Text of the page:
Maybe its more broccoli-like for those of us who have come to it fairly late in life precisely because we’re so used to being buoyed up by the liturgy, which does a lot of the work for us! We also have a rule – I don’t know if Anglicans have this – that you have to remain in prayer for a set time (it’s different for each person). So if things are going well, you can’t go over time enjoying the sweetness, and if your prayer is very arid – too bad. You have to stay there till the allotted time is up. Gosh, I’m making it sound grim.

  2. Amanda says:

    I’m reeling from this information! I had assumed that prayer meant the same thing to everyone, and that it was the only really important way of being Christian (for lack of a better phrase), for all Christians. I thought the rest was mere formalism. My own experience was of engaging in ‘mental prayer’ from – well as early as I can remember: just talking to God in bed at night, often until I fell asleep. We were encouraged (I’m talking about a voluntary Christian group run by some evangelical visitors to the school in the middle years of primary school – my own family was not religious) to use the Lord’s Prayer as a model, in terms of what we ought to remember to say, and I think there was another basic structure that we were also given, although I can’t now remember the details. There probably was a sense of duty about it, and a proper amount of time to spend as a minimum; I remember phases of thinking that one ought to do it kneeling on the floor before getting into bed, which had a vaguely penitential, and therefore more compelling, feel. I don’t know exactly where that idea came from. This form of prayer is even now really the only thing that still seems natural to me about religion and uncontaminated by institutions, patriarchies and hierarchies, so it is a revelation, even a shock, to discover that you people have such a different perspective. I suppose it was so fundamental that I never thought to ask. Now I’m even wondering what other Anglicans did, and whether I began this so young that I did my own thing without it occurring to me that there was a different way of doing it. I always thought that the formal prayers, the using of the words of others (including the Lord’s Prayer!) was a bit lazy and not enough on its own although one should say it every day as a preliminary – so even if I was very tired, I would make myself add further things after saying it. It was also, I should say, an extremely comforting thing, and I almost always felt that I was being heard sympathetically. It was only later that the interventions of organised religion began crushing the life out of that feeling.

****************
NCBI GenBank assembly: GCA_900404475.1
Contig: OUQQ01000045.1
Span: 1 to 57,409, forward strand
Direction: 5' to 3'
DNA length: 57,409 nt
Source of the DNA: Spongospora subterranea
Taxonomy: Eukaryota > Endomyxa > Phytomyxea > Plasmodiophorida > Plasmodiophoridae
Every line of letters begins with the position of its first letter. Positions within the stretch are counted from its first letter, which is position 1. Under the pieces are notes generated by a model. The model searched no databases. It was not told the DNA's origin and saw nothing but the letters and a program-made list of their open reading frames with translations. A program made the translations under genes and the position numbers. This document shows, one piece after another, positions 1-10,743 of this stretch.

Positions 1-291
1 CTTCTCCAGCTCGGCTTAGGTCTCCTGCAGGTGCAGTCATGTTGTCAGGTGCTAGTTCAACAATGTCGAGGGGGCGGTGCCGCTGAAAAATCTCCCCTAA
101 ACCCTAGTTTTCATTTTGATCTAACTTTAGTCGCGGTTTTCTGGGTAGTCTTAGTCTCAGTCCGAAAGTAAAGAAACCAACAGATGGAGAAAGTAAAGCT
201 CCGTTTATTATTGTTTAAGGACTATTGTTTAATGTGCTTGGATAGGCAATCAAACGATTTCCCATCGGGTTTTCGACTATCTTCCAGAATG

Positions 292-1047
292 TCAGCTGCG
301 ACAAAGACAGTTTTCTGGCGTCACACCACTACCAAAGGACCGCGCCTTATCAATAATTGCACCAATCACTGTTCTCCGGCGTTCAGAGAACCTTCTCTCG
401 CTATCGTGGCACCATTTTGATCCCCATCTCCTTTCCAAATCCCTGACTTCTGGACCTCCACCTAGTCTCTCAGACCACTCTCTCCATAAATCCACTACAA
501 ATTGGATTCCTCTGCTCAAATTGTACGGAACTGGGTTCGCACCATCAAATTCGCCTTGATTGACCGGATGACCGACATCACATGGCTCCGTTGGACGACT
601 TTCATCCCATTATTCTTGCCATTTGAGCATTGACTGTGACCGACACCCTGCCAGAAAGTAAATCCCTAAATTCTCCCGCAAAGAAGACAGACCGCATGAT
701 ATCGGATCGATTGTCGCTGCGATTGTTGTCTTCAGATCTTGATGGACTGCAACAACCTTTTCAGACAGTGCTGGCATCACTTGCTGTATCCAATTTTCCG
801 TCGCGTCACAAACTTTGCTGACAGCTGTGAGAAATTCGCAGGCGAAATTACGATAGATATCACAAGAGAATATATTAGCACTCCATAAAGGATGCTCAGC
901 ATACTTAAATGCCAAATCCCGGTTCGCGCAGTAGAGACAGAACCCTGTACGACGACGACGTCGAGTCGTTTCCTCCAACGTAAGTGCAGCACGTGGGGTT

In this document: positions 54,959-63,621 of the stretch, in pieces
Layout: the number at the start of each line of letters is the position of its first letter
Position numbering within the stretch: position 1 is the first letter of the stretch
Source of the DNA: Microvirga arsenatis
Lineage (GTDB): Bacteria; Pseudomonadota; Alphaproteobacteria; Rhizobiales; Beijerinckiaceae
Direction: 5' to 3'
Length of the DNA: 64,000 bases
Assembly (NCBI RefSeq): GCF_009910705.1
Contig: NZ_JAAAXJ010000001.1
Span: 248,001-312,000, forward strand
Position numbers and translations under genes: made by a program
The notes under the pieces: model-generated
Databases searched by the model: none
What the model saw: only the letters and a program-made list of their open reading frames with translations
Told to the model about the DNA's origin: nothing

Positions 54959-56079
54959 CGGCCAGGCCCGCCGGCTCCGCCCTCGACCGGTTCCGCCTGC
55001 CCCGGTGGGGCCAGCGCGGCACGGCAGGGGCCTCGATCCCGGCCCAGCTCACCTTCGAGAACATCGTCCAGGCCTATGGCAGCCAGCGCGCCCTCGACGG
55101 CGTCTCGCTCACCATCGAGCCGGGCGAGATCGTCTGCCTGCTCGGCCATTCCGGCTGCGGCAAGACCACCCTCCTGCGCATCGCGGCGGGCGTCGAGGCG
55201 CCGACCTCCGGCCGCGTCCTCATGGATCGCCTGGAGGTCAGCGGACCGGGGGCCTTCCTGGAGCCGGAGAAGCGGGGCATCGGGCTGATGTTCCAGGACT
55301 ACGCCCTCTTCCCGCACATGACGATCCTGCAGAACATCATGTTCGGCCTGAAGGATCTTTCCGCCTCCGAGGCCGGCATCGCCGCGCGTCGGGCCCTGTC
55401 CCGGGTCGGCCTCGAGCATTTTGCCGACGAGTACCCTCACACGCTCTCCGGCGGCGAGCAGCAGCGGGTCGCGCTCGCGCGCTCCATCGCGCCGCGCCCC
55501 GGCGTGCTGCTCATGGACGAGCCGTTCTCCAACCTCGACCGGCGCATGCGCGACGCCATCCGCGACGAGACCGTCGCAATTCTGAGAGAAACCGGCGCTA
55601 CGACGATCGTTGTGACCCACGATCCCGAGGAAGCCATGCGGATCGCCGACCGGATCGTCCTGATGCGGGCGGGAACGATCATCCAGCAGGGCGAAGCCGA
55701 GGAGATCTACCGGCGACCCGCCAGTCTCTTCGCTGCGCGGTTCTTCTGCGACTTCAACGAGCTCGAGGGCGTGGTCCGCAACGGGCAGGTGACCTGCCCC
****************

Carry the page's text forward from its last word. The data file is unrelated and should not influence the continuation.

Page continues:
How extraordinary!

    But thinking some more… Isn’t it the case that Catholic religious writers and thinkers, medieval ones, anyway, prioritised a direct, meditative and sometimes mystical engagement with God? Obviously the Eucharist played an important role for some of them (although if you read St Francis and others like him, it sounds as though they think that the Eucharist isn’t being properly appreciated even by those in orders, much less everyone else), but [ecstatic] contemplation seems even more central to their relationships with God. Would that now be considered more a quality of a saint than of an ordinary believer? I suppose one of the reasons I hadn’t had my sense of the role of prayer challenged before now is because I thought that’s what I was seeing in these writers.